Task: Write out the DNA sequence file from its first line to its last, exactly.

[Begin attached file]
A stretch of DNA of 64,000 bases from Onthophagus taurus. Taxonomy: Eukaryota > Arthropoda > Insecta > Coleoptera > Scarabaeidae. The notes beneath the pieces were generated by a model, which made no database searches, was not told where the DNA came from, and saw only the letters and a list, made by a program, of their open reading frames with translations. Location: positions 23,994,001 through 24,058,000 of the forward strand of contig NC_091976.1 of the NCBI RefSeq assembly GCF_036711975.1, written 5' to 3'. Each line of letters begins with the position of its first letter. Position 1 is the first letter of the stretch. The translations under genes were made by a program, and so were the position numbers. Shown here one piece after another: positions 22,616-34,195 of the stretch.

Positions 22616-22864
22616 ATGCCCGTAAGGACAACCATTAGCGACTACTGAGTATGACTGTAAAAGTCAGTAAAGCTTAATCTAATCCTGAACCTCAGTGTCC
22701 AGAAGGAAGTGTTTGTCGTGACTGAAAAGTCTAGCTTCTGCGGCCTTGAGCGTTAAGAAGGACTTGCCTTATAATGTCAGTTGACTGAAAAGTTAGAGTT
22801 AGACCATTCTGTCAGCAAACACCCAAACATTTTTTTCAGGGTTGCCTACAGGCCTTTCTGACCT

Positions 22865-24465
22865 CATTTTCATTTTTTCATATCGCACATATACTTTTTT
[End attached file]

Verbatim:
A stretch of DNA of 64,000 bases from Onthophagus taurus. Taxonomy: Eukaryota > Arthropoda > Insecta > Coleoptera > Scarabaeidae. The notes beneath the pieces were generated by a model, which made no database searches, was not told where the DNA came from, and saw only the letters and a list, made by a program, of their open reading frames with translations. Location: positions 23,994,001 through 24,058,000 of the forward strand of contig NC_091976.1 of the NCBI RefSeq assembly GCF_036711975.1, written 5' to 3'. Each line of letters begins with the position of its first letter. Position 1 is the first letter of the stretch. The translations under genes were made by a program, and so were the position numbers. Shown here one piece after another: positions 22,616-34,195 of the stretch.

Positions 22616-22864
22616 ATGCCCGTAAGGACAACCATTAGCGACTACTGAGTATGACTGTAAAAGTCAGTAAAGCTTAATCTAATCCTGAACCTCAGTGTCC
22701 AGAAGGAAGTGTTTGTCGTGACTGAAAAGTCTAGCTTCTGCGGCCTTGAGCGTTAAGAAGGACTTGCCTTATAATGTCAGTTGACTGAAAAGTTAGAGTT
22801 AGACCATTCTGTCAGCAAACACCCAAACATTTTTTTCAGGGTTGCCTACAGGCCTTTCTGACCT

Positions 22865-24465
22865 CATTTTCATTTTTTCATATCGCACATATACTTTTTT